116 3rd St SE
Cedar Rapids, Iowa 52401
Editor’s note: This is seventh in a series counting down the Top 50 moments in Iowa Hawkeyes women’s athletics history in the 50 days leading up to the 50th anniversary of Title IX in June.
When the Iowa softball head coaching position opened ahead of the 1988 season, Gayle Blevins made a call to Iowa City, but not for herself.
“I called on behalf of my assistant, hoping that they might give her consideration, but they obviously wanted a head coach,” said Blevins, who was the head coach for Indiana softball.
That call had a much different outcome, though. Iowa women’s athletics director Christine Grant instead pried Blevins away from an established Indiana program to an Iowa program Blevins would soon take to new heights.
When Blevins heard the question about her interest in the Iowa job, she wasn’t “entertaining necessarily or thinking about leaving” the Hoosiers. But after “a little more thought,” she talked to Grant’s assistant.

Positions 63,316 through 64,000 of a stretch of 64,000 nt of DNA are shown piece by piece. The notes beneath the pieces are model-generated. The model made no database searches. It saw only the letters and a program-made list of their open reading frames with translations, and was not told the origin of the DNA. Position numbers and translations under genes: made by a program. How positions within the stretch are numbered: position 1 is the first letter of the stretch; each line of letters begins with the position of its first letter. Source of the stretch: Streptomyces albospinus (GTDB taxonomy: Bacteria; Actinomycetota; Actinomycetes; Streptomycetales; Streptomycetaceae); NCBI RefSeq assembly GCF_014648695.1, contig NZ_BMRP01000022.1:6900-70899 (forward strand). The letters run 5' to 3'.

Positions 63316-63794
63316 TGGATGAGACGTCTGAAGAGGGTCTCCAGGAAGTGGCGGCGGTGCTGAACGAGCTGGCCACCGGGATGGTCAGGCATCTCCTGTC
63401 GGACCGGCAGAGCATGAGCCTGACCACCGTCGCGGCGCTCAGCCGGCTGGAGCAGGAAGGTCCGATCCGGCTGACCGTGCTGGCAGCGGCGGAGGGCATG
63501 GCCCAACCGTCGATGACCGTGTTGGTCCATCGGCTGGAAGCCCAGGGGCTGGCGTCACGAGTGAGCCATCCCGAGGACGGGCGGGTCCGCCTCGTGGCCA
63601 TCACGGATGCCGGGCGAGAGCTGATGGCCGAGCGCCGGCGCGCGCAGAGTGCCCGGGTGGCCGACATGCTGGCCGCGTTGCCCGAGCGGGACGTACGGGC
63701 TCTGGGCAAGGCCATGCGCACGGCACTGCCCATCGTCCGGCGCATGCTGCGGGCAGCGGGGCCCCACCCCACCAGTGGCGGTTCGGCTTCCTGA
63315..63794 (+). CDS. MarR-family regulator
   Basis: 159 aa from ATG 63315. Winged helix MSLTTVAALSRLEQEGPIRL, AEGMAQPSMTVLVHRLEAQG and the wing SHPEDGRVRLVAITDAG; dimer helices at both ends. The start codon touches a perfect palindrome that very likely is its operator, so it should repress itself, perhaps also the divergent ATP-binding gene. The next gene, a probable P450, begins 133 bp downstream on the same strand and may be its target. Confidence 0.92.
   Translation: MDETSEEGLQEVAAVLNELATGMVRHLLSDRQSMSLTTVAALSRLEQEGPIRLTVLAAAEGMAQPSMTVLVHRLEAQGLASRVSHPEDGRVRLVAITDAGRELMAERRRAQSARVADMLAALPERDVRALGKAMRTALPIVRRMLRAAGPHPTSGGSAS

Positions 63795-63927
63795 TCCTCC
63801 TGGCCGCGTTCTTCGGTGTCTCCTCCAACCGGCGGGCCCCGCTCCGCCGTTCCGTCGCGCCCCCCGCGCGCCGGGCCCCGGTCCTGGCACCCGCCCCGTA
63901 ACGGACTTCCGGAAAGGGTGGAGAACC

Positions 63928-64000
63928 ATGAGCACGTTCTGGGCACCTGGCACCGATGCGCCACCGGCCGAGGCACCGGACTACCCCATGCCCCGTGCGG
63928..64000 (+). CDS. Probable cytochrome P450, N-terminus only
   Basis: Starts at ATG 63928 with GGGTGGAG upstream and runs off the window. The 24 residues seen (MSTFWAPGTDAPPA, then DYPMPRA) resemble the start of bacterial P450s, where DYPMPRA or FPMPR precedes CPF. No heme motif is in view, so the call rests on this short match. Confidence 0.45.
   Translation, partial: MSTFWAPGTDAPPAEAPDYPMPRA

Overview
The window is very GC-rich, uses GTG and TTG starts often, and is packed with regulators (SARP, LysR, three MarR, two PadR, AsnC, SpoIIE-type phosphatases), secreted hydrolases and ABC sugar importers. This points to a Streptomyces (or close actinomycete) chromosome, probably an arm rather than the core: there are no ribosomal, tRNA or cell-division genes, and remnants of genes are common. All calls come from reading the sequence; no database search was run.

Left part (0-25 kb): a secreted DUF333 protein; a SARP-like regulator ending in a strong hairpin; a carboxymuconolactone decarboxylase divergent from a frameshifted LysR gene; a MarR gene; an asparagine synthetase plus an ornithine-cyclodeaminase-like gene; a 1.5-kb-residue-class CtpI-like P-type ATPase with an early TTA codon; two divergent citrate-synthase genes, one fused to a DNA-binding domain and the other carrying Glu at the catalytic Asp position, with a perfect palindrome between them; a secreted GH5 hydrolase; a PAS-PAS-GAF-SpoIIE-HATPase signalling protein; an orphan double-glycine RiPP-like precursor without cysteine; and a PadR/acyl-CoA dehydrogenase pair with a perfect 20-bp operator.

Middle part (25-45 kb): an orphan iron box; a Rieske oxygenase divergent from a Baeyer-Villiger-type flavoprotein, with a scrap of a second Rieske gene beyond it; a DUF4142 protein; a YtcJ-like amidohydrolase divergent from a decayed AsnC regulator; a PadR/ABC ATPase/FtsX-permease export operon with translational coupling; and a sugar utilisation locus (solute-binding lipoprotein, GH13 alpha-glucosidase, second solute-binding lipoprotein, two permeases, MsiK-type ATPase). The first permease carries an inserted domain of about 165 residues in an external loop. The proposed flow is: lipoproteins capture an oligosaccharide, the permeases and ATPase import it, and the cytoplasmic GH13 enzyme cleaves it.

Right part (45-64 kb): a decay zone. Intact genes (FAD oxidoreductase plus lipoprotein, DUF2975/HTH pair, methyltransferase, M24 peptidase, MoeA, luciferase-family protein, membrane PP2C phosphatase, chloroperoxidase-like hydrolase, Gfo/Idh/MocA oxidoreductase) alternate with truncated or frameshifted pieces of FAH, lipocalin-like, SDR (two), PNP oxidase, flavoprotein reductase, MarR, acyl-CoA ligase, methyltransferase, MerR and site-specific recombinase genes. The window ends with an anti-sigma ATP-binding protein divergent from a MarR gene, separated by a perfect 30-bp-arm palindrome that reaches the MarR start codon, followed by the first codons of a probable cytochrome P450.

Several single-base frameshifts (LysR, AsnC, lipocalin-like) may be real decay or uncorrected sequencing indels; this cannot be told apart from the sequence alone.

“They got me on a flight,” Blevins told The Gazette. “I don’t know if it was the next day or two days later, but it was very quick.”
Blevins had plenty of reasons to stay at Indiana. She already built the Hoosiers into a softball power, winning four Big Ten titles and making five Women’s College World Series appearances in her nine years there.
Iowa, on the other hand, had never won a Big Ten title or appeared at an NCAA Regional, let alone a Women’s College World Series. She’d be farther away from family, too, if she moved to Iowa City.
But Iowa had Grant, a national pioneer in the fight for gender equity in collegiate athletics.
“All of us that knew anything about sport knew about Dr. Christine Grant,” Blevins said. “To have someone of her stature as your immediate boss, that was very appealing to me.”
Blevins then led the Hawkeyes to four Women’s College World Series appearances, five Big Ten regular-season titles and two Big Ten tournament titles in 23 seasons.
Comments: (319) 398-8394; firstname.lastname@example.org